“If you go slowly enough, six or seven months is an eternity—if you let it be—if you forget old things, and learn new ones. Even a week can last forever.”
Rick Bass, Winter

"In the midst of winter, I finally learned that there was in me an invincible summer."
Albert Camus

Tuesday, January 3, 2012

Day 27: Zoe + Rebecca +Webster: An Interspecies Love Triangle

Anyone who insists that dogs only live in the present and don't have long memories has never tried to take Zoe on a walk up Prospect Street.

Rebecca hasn't lived in the little house halfway up on the right since Zoe turned about two, but Zoe always pulls me to that house when we are on the street and then runs up toward the porch wagging her tail. That's because this house was on Zoe's regular round of stops we made during the first summer of her life, when I had far too much time on my hands (we call this a sabbatical) and I took her on three or four short walks a day, the last being after dinner, as night was falling.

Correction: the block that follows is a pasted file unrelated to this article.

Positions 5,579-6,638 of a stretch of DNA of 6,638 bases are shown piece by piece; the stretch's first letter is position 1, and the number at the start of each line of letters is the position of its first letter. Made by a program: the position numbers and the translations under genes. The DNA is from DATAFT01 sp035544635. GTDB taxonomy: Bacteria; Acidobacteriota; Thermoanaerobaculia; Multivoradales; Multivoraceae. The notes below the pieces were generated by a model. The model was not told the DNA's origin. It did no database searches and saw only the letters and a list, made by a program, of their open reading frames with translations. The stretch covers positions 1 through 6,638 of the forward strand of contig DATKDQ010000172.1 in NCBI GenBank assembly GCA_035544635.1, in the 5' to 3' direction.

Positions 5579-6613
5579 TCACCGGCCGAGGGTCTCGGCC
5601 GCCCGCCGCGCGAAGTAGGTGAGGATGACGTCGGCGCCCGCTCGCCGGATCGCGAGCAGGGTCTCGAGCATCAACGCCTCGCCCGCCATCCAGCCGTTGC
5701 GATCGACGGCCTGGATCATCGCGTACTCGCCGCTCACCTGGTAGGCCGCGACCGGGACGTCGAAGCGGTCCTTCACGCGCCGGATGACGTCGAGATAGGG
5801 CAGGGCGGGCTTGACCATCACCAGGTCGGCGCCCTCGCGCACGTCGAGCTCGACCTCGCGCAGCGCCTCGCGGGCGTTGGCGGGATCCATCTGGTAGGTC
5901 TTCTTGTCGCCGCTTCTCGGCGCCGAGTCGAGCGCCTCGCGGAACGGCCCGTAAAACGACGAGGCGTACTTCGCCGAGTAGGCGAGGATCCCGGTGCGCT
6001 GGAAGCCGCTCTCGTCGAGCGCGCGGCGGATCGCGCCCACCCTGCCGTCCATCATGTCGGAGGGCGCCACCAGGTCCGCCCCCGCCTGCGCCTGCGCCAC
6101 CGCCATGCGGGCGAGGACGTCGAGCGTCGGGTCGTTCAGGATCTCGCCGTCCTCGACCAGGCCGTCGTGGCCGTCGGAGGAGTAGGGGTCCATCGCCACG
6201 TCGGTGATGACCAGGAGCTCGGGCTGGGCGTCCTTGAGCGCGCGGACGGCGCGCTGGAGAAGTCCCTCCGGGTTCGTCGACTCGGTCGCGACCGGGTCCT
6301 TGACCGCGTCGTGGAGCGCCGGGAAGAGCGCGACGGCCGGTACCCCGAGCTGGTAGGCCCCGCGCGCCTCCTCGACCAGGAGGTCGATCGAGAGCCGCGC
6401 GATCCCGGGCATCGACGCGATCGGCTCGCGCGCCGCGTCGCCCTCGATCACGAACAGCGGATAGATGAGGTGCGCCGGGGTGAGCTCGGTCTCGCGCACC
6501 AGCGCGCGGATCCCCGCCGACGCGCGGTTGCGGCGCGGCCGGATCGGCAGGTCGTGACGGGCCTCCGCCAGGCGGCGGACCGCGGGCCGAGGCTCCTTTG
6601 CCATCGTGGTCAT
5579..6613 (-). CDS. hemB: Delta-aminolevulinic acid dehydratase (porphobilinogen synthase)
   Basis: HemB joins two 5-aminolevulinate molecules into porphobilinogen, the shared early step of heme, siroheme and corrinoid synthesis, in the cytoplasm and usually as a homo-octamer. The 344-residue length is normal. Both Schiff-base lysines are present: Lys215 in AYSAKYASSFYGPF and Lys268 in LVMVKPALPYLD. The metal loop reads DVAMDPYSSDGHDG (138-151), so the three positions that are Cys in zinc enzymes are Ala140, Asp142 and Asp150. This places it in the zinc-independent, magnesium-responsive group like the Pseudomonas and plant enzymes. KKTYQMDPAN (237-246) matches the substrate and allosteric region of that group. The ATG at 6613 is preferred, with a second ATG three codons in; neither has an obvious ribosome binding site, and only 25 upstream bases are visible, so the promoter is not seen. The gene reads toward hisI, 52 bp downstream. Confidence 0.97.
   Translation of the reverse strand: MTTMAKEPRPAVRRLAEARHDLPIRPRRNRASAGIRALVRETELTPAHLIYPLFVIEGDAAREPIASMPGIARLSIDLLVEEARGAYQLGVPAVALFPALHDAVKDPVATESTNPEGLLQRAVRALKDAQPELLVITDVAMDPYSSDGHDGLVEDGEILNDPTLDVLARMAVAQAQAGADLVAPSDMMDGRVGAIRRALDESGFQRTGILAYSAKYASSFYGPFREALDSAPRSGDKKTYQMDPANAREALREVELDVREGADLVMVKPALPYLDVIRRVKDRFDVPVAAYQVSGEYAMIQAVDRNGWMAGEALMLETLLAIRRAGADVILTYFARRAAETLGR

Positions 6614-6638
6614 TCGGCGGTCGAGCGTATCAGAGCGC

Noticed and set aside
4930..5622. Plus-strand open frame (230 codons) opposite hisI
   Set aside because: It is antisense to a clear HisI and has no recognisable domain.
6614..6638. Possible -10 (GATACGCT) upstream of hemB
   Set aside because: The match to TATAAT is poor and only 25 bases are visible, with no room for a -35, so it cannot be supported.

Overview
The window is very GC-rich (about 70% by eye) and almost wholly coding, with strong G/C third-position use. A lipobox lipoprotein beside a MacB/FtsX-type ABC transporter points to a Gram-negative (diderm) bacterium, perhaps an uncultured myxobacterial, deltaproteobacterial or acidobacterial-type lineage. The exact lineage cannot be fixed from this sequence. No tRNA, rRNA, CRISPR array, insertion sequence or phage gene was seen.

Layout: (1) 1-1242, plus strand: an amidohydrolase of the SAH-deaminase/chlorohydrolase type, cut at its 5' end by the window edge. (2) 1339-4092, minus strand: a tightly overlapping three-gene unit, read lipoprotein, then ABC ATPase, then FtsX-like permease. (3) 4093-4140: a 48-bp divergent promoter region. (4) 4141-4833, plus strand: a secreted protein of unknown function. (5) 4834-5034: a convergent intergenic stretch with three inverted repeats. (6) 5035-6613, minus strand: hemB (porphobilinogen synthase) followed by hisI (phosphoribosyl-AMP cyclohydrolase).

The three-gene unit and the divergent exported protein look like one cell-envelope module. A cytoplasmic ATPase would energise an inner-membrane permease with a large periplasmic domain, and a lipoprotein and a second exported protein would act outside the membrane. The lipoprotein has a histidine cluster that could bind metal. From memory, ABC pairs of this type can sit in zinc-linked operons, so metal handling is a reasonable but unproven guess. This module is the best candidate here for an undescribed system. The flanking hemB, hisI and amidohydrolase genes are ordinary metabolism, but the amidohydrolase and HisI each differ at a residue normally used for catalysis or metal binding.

Rebecca loves all animals and had great tips on housebreaking pups and how to train them with hand signals so that I could get Zoe to lie down without having to interrupt what I was saying.  She had raised dogs in her past out in Oregon, and her advice was solid.  But Zoe's fascination with Rebecca and her porch--where the two humans would sometimes drink a glass of iced tea or soda water or wine on a nice, hot summer night while practicing sign language with Zoe until she was supine--lay less with us and more with the critters lurking just beyond her grasp.  Rebecca had two cats.